Human mobility continues to increase in terms of volumes and reach, producing growing global connectivity. This connectivity hampers efforts to eliminate infectious diseases such as malaria through reintroductions of pathogens, and thus accounting for it becomes important in designing global, continental, regional, and national strategies. Recent works have shown that census-derived migration data provides a good proxy for internal connectivity, in terms of relative strengths of movement between administrative units, across temporal scales. To support global malaria eradication strategy efforts, here we describe the construction of an open access archive of estimated internal migration flows in endemic countries built through pooling of census microdata. These connectivity datasets, described here along with the approaches and methods used to create and validate them, are available both through the WorldPop website and the WorldPop Dataverse Repository.
|Design Type(s)||data integration objective • observation design|
|Measurement Type(s)||Human Migration|
|Technology Type(s)||digital curation|
|Sample Characteristic(s)||Homo sapiens • Angola • Burundi • Benin • Burkina Faso • Botswana • Central African Republic • Cote d'Ivoire • Cameroon • Democratic Republic of the Congo • Republic of Congo • Comoros • Djibouti • Eritrea • Ethiopia • Gabon • Ghana • Guinea • Gambia • Guinea-Bissau • Equatorial Guinea • Kenya • Liberia • Madagascar • Mali • Mozambique • Mauritania • Malawi • Mayotte • Namibia • Niger • Nigeria • Rwanda • Sudan • Senegal • Sierra Leone • Somalia • South Sudan • Sao Tome and Principe • Swaziland • Chad • Togo • Tanzania • Uganda • Republic of South Africa • Zambia • Zimbabwe • Afghanistan • Azerbaijan • Bangladesh • Bhutan • China • Georgia • Indonesia • India • Iran • Cambodia • South Korea • Laos • Sri Lanka • Myanmar • Malaysia • Nepal • Pakistan • The Philippines • Papua New Guinea • North Korea • Saudi Arabia • Solomon Islands • Thailand • Tajikistan • Timor-Leste • Viet Nam • Vanuatu • Yemen • Argentina • Belize • Bolivia • Brazil • Colombia • Costa Rica • Dominican Republic • Ecuador • Guatemala • Guyane • Guyana • Honduras • Haiti • Mexico • Nicaragua • Panama • Peru • Paraguay • El Salvador • Suriname • Venezuela • anthropogenic habitat|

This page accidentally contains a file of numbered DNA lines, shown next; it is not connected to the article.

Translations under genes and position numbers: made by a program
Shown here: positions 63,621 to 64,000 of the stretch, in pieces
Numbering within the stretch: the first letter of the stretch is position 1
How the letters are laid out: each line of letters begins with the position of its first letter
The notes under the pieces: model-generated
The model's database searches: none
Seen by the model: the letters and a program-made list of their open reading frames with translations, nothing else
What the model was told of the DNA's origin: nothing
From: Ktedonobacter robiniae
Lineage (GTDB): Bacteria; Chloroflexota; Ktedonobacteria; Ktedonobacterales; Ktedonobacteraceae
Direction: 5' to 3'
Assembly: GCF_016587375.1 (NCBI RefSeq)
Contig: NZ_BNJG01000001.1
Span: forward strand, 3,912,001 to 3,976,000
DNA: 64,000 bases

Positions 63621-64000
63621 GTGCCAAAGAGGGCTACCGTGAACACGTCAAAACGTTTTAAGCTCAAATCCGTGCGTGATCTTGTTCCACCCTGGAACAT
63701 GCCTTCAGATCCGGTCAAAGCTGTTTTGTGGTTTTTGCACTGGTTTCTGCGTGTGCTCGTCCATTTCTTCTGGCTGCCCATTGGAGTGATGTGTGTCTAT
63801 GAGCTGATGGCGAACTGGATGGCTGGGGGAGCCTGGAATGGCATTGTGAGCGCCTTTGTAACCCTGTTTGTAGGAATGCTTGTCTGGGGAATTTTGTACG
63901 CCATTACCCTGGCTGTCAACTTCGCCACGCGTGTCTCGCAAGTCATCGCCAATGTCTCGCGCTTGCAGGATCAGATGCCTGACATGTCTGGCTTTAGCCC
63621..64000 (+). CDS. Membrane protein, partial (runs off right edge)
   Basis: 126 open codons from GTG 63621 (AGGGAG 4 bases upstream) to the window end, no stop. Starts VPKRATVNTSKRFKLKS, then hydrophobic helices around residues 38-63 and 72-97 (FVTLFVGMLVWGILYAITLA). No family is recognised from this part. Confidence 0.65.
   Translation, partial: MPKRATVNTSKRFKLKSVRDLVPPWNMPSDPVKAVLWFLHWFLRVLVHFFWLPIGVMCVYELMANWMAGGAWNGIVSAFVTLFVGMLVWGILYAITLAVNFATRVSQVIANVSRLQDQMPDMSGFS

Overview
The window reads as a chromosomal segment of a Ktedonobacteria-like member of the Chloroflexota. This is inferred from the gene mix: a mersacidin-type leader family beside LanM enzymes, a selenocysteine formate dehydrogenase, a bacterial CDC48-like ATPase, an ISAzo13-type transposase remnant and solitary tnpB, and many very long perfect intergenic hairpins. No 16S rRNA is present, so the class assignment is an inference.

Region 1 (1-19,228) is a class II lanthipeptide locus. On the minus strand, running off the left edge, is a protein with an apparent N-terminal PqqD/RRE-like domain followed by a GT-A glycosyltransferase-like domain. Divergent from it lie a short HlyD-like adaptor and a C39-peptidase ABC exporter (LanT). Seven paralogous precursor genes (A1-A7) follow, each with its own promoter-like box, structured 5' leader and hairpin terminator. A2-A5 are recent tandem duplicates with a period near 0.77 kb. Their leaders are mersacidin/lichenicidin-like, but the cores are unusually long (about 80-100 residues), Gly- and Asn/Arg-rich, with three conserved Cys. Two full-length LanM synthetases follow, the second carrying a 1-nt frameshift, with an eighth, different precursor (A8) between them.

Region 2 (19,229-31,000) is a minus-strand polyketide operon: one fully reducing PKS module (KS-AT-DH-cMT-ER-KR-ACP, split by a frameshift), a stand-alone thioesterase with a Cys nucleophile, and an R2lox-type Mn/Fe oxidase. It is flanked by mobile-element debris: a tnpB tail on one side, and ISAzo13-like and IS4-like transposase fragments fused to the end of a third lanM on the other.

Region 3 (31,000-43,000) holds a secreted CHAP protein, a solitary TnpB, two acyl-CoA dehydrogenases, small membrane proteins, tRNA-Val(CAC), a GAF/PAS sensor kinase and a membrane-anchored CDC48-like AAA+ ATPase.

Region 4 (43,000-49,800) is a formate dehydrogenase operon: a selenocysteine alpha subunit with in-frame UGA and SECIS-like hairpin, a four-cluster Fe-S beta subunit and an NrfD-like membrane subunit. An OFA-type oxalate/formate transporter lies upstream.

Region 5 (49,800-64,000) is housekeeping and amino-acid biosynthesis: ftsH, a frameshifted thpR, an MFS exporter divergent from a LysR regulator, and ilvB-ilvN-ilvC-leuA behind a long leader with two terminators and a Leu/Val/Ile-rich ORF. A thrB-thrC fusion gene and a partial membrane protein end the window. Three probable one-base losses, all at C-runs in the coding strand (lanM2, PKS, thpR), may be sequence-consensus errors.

Machine-accessible metadata file describing the reported data (ISA-Tab format)
Background & Summary
According to the International Organization for Migration1 and The World Bank2, without accounting for seasonal and temporary migrants, more than 1 billion people are currently living outside their places of origin, with about 740 million of them classified as internal migrants. Additionally, in 2014 around 67 million passengers travelled on international and domestic flights every week3 and hundreds of millions are estimated to commute daily by public transport and private vehicles4. Human mobility is expected to continue rising in volume and reach, producing increasing global connectivity that has a range of impacts, including rising numbers of invasive species, the spread of drug resistance, and disease pandemics. In this context, quantifying human mobility across multiple temporal and spatial scales, becomes crucial for quantifying its effects on society5–7, evaluating its relationship with the environment8,9, better understanding human-related processes such as urbanization and land use change10–13, and providing a strong evidence base to support both development14–16 and public health17–19 applications and policies.